Remember Me This Way
My dad died almost two years ago. Everything was in order. He had filled out his end of life checklist. There was no end of life concern. He was 97 1/4 years old. It was a long time coming and although we were sad when he died, we knew that the multiple problems associated with his long life had finally come to an end. He was so fortunate to have a wonderful wife, whom he truly adored, who gave us the comfort of knowing that everything she could do for him was the best that could be given.
Everything was in order. He had filled out his end of life documents. He had written down his final wishes. Again there was no end of life concern.
And so the journey is over.
And the new journey begins.
When a parent dies, even a very elderly parent, someone else becomes the elder of the family. It is a strange feeling to know that after 70 1/2 years, I am now the eldest of my family. My father had no siblings and my mother died in 2001. I am the eldest, older than my brother and of course much older than my children.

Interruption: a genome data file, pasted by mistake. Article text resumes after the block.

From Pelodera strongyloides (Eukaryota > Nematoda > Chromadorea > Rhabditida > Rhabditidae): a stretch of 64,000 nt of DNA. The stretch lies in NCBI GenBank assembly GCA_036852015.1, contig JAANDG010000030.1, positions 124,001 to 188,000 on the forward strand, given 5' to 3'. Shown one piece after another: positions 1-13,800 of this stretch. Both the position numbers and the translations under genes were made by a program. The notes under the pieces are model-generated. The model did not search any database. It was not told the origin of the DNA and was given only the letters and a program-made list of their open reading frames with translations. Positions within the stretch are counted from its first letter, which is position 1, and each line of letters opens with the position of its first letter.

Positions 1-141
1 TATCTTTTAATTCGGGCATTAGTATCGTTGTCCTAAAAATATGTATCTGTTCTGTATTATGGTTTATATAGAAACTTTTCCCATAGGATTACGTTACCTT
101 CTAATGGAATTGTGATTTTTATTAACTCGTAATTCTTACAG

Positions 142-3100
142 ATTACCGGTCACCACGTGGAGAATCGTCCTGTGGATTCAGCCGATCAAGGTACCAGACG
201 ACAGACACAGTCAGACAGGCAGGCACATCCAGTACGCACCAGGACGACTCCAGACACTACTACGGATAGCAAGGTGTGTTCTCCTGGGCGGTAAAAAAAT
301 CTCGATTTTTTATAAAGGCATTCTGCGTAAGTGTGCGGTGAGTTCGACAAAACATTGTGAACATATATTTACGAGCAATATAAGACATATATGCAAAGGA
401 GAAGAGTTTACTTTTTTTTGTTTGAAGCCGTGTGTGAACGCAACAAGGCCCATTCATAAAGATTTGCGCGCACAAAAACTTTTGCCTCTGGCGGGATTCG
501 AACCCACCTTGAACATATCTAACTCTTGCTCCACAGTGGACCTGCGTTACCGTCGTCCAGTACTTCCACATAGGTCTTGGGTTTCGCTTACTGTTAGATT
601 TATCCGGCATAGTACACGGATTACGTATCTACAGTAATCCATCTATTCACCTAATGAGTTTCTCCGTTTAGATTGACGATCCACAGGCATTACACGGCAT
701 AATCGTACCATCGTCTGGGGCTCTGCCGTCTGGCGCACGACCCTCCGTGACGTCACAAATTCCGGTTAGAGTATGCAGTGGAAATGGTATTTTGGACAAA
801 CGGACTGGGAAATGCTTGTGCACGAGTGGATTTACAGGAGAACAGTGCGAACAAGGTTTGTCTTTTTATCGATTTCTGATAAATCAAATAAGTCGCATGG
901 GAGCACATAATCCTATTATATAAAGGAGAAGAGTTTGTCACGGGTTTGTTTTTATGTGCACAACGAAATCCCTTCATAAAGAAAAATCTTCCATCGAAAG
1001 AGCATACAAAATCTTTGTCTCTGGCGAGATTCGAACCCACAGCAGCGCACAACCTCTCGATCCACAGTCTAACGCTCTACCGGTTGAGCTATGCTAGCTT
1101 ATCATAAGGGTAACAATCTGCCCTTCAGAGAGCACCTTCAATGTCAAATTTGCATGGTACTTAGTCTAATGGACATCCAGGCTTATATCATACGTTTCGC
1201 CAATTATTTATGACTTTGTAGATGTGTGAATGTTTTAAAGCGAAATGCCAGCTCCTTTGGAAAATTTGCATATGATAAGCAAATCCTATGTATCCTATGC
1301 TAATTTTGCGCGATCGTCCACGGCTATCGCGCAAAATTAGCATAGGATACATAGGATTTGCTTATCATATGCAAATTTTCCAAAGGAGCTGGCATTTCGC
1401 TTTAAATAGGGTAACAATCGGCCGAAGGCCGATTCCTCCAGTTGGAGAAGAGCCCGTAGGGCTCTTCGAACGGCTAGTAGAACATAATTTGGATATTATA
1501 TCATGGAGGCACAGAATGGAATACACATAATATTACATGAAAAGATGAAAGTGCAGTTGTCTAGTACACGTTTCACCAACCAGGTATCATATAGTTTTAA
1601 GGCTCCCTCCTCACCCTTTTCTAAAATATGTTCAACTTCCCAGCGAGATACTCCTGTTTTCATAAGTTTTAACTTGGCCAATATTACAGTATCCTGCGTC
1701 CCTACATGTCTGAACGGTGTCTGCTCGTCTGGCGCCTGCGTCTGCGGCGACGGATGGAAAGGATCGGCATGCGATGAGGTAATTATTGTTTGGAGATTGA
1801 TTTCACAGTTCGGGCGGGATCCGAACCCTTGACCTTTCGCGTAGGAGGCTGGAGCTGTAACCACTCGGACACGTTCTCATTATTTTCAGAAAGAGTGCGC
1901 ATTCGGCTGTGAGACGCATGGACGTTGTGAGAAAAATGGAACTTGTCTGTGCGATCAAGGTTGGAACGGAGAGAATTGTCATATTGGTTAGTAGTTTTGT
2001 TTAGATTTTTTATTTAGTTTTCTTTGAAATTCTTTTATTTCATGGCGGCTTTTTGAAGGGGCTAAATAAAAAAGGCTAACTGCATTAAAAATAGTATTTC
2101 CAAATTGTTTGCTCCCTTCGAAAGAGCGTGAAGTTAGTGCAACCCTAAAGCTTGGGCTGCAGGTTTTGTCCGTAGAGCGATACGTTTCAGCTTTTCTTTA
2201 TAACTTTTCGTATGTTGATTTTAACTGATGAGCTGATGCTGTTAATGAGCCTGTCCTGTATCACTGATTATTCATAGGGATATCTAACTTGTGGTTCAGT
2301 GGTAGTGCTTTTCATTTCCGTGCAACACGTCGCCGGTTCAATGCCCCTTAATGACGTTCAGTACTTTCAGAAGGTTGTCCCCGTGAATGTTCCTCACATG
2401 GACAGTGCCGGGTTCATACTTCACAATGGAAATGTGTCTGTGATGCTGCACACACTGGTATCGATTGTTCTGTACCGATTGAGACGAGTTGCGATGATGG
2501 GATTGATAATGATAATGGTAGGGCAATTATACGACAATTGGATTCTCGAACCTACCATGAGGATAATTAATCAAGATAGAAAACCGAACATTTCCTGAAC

What are my responsibilities?
End of Life Concern
I think the most important thing I can do is prepare for the future. My husband and I have recently seen our elder law attorney and brought our wills, trusts and medical directives up to current standards. Note: from Wikipedia:
The specialty of “elder law” evolved in the 1980s as it became increasingly clear that the complicated legal issues confronting seniors – in particular qualifying for Medicaid coverage of long-term care – were beyond the expertise of general-practice attorneys.
We have filled out our Caring Is Not Enough books and our children know where they are. We have discussed our burial plans and have made arrangements for them.
It may be uncomfortable to think about and discuss the end of life, but it is prudent to do so.
Please make sure your final wishes and your end of life concerns are up to date, and please make sure that you have secured your personal information for when another needs it.